Like many students across the county, NC State students have lost a number of things due to COVID-19 or the CoronaVirus. The Nubian Message would like to highlight the experiences of our student body, their stories deserve to be heard. They are not alone and are only a few of many college students across the country who are grappling with the current pandemic. We recently sat down with Tia Canada, a graduating senior majoring in political science, to discuss her experience.

NM: What resources or opportunities have you lost as a result of COVID-19?

TC: Since Covid-19, I have lost a large chunk of my support system; especially leading to graduation. Before all of this, I was having consistent meetings with professors, advisors, and counselors to make sure that I was on track to graduate in May and be prepared to enter my graduate program in the fall. I was also utilizing the counseling center to continue to work and maintain positive mental health; especially during this time of transition. Since being forced to leave campus, I have had to adjust in a way I was not suspecting and I feel like it was somewhat of a setback.

NM: Have you attempted to utilize any N.C. State’s resources? If so, which ones? Was it an easy process?

TC:I have attempted to utilize the resources offered in the campus community centers for students of color and keep up my access to counselors with CHASS. So far, these spaces have done a good job of continuing to maintain some sense of normalcy for students and have been pretty much accessible. Usually, there is a 24 hour turn around period.

NM: Throughout all this, has NC State negatively impacted you in any way? If so, how?

TC: I would say, overall, that NC State has not negatively impacted me. I find myself privileged in that regard. However, this event has impacted students negatively and I believe that NC State and various aspects of campus could be doing a better job of communicating direct impact to students and understanding how this has impacted students financially and transitioning and acting accordingly.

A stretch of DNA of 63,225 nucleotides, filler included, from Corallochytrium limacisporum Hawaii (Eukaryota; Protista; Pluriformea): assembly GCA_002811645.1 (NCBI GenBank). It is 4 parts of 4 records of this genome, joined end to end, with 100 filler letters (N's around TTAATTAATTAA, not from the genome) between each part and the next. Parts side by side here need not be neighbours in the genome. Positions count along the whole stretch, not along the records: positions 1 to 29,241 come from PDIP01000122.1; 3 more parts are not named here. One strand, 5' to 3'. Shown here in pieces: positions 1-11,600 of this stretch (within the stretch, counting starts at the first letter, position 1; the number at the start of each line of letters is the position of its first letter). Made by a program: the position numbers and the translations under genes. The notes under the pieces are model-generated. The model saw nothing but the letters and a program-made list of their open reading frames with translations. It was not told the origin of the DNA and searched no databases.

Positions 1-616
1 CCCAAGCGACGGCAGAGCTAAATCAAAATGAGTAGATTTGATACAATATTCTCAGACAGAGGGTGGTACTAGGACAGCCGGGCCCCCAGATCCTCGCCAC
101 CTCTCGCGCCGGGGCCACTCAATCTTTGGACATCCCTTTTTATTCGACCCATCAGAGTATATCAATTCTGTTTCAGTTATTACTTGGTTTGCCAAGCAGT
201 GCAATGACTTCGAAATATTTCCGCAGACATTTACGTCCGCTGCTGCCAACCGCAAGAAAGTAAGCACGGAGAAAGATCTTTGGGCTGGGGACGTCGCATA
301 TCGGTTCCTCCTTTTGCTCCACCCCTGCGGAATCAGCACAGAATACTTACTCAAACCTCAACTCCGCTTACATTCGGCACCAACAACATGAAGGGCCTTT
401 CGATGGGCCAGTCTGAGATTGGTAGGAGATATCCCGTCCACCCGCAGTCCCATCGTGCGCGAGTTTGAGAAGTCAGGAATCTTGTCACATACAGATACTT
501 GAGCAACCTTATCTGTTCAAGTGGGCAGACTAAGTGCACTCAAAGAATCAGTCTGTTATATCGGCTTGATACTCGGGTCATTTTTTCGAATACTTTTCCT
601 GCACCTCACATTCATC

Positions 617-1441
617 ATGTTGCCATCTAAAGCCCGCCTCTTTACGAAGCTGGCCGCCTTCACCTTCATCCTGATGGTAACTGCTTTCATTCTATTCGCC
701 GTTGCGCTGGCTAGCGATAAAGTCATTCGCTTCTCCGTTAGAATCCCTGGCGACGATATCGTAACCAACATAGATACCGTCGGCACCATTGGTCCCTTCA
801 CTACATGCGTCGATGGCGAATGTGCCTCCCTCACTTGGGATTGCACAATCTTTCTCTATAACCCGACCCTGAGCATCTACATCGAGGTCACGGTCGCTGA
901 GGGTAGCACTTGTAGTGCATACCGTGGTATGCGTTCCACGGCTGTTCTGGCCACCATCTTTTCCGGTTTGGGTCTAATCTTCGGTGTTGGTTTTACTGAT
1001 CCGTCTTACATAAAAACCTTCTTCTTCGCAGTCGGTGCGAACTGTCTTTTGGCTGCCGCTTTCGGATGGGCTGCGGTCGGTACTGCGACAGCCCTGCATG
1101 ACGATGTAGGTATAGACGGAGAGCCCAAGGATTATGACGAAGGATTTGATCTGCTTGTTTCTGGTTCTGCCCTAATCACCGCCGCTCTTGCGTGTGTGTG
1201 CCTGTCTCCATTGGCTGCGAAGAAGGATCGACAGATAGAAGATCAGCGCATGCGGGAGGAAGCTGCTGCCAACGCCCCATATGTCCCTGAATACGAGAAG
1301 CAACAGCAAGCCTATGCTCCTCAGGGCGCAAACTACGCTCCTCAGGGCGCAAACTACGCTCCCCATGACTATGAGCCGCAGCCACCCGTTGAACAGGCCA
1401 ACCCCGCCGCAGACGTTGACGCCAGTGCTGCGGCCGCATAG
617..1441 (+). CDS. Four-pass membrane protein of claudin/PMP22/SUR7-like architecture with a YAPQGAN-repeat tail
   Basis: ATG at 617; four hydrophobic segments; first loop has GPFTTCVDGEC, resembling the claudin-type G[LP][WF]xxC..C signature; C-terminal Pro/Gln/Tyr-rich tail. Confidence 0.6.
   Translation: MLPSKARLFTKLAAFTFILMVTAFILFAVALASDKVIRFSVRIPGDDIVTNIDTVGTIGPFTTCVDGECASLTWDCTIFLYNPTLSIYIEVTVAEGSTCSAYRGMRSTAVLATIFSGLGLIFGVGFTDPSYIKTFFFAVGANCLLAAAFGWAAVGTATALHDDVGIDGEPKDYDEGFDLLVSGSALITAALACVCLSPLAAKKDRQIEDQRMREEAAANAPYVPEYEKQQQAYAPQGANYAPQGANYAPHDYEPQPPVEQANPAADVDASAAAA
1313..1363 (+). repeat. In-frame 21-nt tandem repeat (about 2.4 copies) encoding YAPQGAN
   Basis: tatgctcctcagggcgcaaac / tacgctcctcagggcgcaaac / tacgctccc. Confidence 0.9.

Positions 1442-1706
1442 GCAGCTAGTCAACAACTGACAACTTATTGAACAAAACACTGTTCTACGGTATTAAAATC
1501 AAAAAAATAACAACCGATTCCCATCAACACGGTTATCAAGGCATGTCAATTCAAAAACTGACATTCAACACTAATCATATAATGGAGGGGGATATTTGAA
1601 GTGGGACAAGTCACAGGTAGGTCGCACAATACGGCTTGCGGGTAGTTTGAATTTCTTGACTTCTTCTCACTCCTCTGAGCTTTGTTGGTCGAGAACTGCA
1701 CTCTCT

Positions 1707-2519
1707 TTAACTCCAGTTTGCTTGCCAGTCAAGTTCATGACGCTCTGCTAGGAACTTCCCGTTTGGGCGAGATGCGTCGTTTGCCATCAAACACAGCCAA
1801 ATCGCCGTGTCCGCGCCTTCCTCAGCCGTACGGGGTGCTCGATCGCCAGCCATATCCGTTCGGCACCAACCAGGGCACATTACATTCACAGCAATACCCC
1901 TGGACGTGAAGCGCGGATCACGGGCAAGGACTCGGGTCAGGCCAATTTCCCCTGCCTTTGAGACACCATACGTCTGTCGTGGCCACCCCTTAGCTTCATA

NM: How do you feel about beginning your transition to graduate school/ job search during a global pandemic and economic recession?

TC: I have been lucky enough to get an offer, accept, and entering into a program in the fall. However, it is still scary because we don’t really know what things will look like a week from now; let alone in August. Graduate school is definitely different from Undergrad in terms of workload, expectations, and community building. This is something that is already big adjustment, and while be an even bigger one if we find ourselves with limited access in the fall. 

NM: Can you express the emotions you felt when told that you had to say goodbye to NC State three months before originally planned?

TC: Having to leave NC State, particularly the Black community, early was extremely sad. When they announced we would not be able to come back to campus for the remaining semester, I went through a grieving stage for about two weeks. For most of us, this meant we would not have our final Pan-Af, Ebony Harlem, org meetings, themed weeks, and graduation. The hurt I felt was indescribable. Being a sentimental person, I was already having a hard time only having 3 more months in a place and people who make Raleigh, and NC State home. Also, losing my last three months of undergrad was a hard pill to swallow, too. Undergrad just hits different. These are, probably, going to be the best four years of our lives and it got cut short, in some way or another, for all of us. This is time that we will never get back and for seniors it is now all a memory. It’s sad and hard. It’s something I would not wish on anyone. But, this is where we find ourselves and it makes me feel a little better that I am not alone in my feelings and have a community who is still trying their hardest to make me feel connected and end off strong.